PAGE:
Earl Russell: My Lords, can the noble Viscount say whether the Government will undertake to study the report of the inquiry into the 1979 accident on Three Mile Island? Are the Government aware that the principal finding of that inquiry was that the accident happened because the plant opened before it was properly ready in order to secure a multi-million dollar tax rebate? Does the Minister agree that that illustrates that there can be safety risks inherent in the commercial operation of nuclear power?

Viscount Goschen: My Lords, the nuclear industry in this country has an excellent safety record. Privatisation will in no way change that. Indeed, it is a heavily regulated industry, and it is firmly in the commercial interests of the company to produce the best safety record that can possibly be achieved. The view of those who run the company is that if the power stations are not safe they will not run. That is also the view of the regulators.

Lord Peston: My Lords, I believe the Minister said that the historic cost of the stations is about £9 billion.

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I suppose that the replacement cost would be about twice that amount, say, about £18 billion on a rough estimate. As I understand it, the Government are not even remotely thinking they will receive anything like that sum of money from the privatisation. Does that not throw an appalling light on the whole nuclear power programme from the time that it started to the present day, having put in those vast assets? I am not being terribly critical of the Government; indeed, I was a supporter--and remain so to a considerable extent--of nuclear power. However, does the Minister not agree that we will have paid an enormous cost for our nuclear programme if the net value to be realised is only to be a few billion?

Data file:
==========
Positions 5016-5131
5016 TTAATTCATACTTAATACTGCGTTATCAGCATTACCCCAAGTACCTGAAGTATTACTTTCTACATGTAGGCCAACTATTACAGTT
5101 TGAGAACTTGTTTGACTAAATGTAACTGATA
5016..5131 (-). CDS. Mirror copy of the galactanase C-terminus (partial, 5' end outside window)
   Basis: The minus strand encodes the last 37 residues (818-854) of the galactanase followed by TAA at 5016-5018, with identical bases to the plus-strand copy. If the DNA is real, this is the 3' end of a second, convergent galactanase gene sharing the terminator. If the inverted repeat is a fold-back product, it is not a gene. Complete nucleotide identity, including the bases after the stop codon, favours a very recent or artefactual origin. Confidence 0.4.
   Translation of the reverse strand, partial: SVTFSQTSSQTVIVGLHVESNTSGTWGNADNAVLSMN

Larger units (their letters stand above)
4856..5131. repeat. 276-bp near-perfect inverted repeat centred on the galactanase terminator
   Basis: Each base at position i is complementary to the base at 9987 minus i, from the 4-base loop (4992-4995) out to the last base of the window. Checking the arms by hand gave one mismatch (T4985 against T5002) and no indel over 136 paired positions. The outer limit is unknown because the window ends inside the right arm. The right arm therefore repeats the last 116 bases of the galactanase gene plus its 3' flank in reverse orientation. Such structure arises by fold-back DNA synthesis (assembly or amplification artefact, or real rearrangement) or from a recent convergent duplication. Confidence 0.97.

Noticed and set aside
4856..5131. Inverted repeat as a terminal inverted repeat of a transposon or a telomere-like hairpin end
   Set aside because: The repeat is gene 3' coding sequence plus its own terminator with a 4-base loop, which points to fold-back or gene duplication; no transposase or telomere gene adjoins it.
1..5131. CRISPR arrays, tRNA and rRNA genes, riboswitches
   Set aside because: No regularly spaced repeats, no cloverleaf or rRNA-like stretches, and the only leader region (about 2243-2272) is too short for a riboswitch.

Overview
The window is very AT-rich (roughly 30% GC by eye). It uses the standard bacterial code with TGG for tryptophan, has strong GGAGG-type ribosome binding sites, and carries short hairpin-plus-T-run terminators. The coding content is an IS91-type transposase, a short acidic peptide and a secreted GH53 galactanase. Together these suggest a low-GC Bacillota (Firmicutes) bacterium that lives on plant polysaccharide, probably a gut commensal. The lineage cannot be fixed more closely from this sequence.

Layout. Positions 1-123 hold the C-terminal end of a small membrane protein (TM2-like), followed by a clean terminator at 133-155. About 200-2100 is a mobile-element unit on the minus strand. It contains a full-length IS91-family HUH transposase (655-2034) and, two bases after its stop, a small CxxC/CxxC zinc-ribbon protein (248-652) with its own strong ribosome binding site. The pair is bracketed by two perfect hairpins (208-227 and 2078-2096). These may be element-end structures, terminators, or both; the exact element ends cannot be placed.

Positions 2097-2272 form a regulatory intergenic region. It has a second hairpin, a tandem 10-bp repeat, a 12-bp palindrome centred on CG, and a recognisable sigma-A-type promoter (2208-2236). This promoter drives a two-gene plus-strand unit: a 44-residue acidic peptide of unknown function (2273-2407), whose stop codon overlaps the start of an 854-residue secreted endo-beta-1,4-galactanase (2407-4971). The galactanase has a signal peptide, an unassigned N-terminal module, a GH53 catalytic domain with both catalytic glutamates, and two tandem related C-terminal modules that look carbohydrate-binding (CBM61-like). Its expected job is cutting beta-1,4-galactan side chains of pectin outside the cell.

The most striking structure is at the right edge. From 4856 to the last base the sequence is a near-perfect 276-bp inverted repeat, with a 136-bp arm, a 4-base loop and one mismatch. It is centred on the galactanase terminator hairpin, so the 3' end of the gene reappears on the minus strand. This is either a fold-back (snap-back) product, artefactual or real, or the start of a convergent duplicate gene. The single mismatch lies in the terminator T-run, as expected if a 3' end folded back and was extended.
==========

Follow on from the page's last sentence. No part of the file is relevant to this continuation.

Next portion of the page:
Viscount Goschen: My Lords, various different governments over the years have taken decisions about the funding of nuclear power stations. The fact is that we have a nuclear industry at present. The Government firmly believe that the power stations which are being floated with British Energy will be better off in the private sector and that it will be to the benefit of the economy and to the country as a whole. On a wider issue, there are the proceeds from the sale and also the sale of some £600 million worth of debt. Moreover, there is the consideration that some £3.7 billion of liabilities are following the assets. All those factors must be taken into consideration.

Lord Avebury: My Lords, as regards the £3.7 billion decommissioning costs which are to be loaded on to British Energy, can the Minister tell the House what margin of error that estimate is subject to? If, by any chance, the £3.7 billion proves to be grossly inadequate, can the noble Viscount guarantee that the Government will not pick up the difference?

Viscount Goschen: My Lords, we are fully confident that the £3.7 billion figure is an accurate and an appropriate one. Indeed, it has been generated using a conservative discount rate of some 3 per cent. It is widely accepted in the industry that £3.7 billion is a proper figure. Of course, there is also the segregated fund which has been set up.

Petition: Berkshire County Council

3.39 p.m.

Lord Renwick: My Lords, I beg to present a petition from Berkshire County Council which prays that this House will call upon the Secretary of State for the Environment to withdraw his current proposal for the abolition of Berkshire County Council and announce that he will not be pursuing further the question of structural change in the Royal County.

The petition also prays that this House will vote down any order placed before it which seeks to implement the Secretary of State's current, flawed proposal for the reorganisation of local government in Berkshire.

Petition presented.

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Belfast Charitable Society Bill [H.L.]

Read a third time, and passed, and sent to the Commons.

City of London (Approved Premises for Marriage) Bill [H.L.]

Read a third time, and passed, and sent to the Commons.

Deer (Scotland) Bill [H.L.]

The Lord Advocate (Lord Mackay of Drumadoon): My Lords, I beg to move that this Bill be now read a second time.

The Bill is a consolidation measure which seeks to consolidate the legislation relating to deer in Scotland. The Bill is not intended to make any change in the existing law. If your Lordships approve, it will be referred to the Joint Committee on Consolidation Bills which will consider the Bill and make its report to the House in due course.

Moved, That the Bill be now read a second time.--(Lord Mackay of Drumadoon.)